[ExI] The second step towards immortality

Adrian Tymes atymes at gmail.com
Thu Jan 2 20:07:49 UTC 2014

On Jan 2, 2014 11:09 AM, "Martin Sustrik" <sustrik at 250bpm.com> wrote:
> In short, the program would be fully encrypted (including the private
> key is uses for Bitcoin transactions) and evaluated in its encrypted
> form. It would never be decrypted.

Then how does it get run?  At some point, in some layer of the memory
space, it needs to be decrypted in order to execute.  Now, granted, the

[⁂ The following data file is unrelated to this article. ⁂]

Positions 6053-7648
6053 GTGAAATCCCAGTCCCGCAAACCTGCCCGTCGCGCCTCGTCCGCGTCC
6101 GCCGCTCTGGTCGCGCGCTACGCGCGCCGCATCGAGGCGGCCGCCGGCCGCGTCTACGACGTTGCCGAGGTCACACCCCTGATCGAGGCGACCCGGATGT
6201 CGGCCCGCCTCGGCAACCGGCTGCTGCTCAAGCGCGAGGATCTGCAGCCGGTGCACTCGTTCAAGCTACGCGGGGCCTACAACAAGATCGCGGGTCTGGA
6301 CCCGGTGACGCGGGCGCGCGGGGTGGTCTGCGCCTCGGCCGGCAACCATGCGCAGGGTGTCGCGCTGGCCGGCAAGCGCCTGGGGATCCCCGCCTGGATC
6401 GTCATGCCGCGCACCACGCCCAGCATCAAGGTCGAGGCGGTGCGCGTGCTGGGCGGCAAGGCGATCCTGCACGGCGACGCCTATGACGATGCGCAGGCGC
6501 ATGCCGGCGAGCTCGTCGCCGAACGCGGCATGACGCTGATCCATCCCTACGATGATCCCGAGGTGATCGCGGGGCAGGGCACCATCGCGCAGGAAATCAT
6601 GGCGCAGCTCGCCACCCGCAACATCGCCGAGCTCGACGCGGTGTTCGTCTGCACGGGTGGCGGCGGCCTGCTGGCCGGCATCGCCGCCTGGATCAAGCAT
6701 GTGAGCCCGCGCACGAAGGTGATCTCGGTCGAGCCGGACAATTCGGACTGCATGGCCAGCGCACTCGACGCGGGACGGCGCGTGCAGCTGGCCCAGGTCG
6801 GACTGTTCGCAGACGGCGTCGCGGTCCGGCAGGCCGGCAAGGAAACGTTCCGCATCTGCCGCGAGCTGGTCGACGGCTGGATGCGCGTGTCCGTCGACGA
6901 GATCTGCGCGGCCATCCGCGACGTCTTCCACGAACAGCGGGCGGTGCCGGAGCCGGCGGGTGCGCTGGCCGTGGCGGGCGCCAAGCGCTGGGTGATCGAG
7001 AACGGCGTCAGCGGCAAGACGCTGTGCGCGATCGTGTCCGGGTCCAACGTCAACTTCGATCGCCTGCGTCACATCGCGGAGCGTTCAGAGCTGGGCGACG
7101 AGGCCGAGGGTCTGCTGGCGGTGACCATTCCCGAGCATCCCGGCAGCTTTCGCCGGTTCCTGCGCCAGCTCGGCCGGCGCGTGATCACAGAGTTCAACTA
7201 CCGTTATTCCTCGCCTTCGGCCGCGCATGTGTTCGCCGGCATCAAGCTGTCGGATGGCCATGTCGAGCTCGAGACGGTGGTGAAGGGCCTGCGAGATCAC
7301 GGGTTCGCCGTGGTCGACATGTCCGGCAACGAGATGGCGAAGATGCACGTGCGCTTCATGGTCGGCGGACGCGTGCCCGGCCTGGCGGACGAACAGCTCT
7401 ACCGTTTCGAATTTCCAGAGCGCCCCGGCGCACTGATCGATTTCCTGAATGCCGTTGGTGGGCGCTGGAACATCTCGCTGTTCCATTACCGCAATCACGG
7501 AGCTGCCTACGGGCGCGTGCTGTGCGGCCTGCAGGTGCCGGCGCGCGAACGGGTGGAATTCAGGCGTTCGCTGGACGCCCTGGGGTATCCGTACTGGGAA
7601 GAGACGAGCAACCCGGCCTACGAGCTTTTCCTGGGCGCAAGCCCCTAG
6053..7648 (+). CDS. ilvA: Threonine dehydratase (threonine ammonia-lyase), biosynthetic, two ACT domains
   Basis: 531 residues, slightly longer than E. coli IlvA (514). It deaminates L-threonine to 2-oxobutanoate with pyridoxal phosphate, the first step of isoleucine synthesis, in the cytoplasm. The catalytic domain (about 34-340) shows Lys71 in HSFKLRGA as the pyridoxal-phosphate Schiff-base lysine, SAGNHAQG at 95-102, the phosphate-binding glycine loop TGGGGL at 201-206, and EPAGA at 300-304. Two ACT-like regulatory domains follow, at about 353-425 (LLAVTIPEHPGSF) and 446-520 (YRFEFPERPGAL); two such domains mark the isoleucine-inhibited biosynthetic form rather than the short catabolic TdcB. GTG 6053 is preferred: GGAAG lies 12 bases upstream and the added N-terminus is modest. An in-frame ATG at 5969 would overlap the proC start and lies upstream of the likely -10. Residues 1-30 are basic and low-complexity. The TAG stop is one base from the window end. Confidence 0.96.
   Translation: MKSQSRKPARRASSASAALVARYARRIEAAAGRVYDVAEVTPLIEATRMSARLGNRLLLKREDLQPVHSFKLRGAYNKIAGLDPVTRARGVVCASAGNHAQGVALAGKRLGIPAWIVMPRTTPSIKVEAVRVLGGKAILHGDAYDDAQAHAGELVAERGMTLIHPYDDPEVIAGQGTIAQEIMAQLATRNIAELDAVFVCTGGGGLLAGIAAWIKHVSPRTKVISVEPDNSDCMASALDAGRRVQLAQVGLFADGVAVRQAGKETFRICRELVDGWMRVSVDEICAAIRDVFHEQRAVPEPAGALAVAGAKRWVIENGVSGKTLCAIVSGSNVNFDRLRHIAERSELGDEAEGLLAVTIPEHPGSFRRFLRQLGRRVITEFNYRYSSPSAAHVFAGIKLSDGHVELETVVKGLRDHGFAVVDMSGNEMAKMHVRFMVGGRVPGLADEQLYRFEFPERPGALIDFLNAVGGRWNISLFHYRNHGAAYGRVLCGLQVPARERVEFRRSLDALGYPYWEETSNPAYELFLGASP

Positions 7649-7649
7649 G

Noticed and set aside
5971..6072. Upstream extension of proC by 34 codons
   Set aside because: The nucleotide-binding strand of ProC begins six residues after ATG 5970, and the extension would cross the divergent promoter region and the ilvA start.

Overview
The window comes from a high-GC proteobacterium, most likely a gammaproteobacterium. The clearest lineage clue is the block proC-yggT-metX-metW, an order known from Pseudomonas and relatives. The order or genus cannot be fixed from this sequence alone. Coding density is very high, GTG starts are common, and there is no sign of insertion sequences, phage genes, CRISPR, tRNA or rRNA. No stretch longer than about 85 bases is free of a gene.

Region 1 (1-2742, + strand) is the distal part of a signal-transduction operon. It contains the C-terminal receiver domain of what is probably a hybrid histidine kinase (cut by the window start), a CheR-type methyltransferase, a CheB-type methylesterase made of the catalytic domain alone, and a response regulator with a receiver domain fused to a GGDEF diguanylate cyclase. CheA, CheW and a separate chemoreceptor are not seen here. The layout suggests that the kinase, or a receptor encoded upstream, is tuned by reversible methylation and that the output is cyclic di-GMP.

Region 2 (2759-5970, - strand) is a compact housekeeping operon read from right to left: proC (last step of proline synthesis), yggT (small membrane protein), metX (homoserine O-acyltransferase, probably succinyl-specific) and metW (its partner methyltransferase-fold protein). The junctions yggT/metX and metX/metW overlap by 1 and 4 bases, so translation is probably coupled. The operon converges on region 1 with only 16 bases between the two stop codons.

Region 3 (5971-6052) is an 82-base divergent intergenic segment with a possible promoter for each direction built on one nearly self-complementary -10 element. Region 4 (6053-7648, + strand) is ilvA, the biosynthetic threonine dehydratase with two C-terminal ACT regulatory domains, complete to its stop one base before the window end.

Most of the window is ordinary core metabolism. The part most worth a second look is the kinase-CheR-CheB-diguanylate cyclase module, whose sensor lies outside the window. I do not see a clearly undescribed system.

files on disk might be encrypted, but you can not encrypt the machine code
- the assembly instructions actually run by the CPU.

More importantly, the code can be emulated, with the contents of memory
interrogated at each level of decryption.  This won't necessarily even be
hard: there is some program, at some bottom level, that loads up the
encryption environment to run this in, so have a version that writes to a
file instead of executing the program once it knows what instructions to

For example, let us take a program that opens a socket to port 80 on
another machine.  At some point, the program will actually have in memory
the values for 80 and the other machine's address - either IP or DNS.  The
emulator can recognize this and write what those to a file, then play
memory values back in time until the keys are found.
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